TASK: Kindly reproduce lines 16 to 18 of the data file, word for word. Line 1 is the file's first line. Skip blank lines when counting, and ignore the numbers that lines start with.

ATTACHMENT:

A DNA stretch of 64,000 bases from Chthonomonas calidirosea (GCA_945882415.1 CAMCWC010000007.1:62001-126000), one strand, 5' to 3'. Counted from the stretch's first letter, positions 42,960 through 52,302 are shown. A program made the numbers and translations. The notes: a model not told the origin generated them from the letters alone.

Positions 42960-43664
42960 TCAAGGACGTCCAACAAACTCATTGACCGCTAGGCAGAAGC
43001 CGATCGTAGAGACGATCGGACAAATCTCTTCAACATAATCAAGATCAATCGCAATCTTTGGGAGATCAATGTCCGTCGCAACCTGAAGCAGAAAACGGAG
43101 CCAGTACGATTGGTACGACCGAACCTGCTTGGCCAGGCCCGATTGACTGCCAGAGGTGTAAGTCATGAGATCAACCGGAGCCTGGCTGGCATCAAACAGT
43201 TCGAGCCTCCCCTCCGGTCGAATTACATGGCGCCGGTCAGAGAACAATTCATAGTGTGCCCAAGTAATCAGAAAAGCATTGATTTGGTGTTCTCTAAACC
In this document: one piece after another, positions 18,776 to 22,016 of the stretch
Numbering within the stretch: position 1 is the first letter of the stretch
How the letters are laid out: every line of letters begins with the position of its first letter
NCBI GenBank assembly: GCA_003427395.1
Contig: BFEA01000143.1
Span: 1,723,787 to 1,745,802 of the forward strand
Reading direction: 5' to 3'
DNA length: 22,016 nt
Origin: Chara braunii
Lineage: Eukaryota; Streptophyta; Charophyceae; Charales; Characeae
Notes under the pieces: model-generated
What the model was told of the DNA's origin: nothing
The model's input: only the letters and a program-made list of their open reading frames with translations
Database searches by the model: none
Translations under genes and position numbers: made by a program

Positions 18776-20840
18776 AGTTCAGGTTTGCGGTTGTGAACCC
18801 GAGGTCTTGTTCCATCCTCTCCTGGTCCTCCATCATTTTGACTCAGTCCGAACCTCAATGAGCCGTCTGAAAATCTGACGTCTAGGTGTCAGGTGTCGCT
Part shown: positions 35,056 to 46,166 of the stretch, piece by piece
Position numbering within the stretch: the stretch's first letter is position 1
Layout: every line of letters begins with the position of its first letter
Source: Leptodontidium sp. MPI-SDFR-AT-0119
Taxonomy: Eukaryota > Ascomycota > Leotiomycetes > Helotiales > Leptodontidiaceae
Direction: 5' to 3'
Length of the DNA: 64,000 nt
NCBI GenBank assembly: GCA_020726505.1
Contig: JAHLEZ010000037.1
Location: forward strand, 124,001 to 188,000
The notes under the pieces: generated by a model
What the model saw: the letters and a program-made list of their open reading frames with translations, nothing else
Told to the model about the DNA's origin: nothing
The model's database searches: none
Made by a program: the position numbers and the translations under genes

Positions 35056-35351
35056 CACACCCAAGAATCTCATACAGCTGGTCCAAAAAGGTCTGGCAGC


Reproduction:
Lineage: Eukaryota; Streptophyta; Charophyceae; Charales; Characeae
Notes under the pieces: model-generated
What the model was told of the DNA's origin: nothing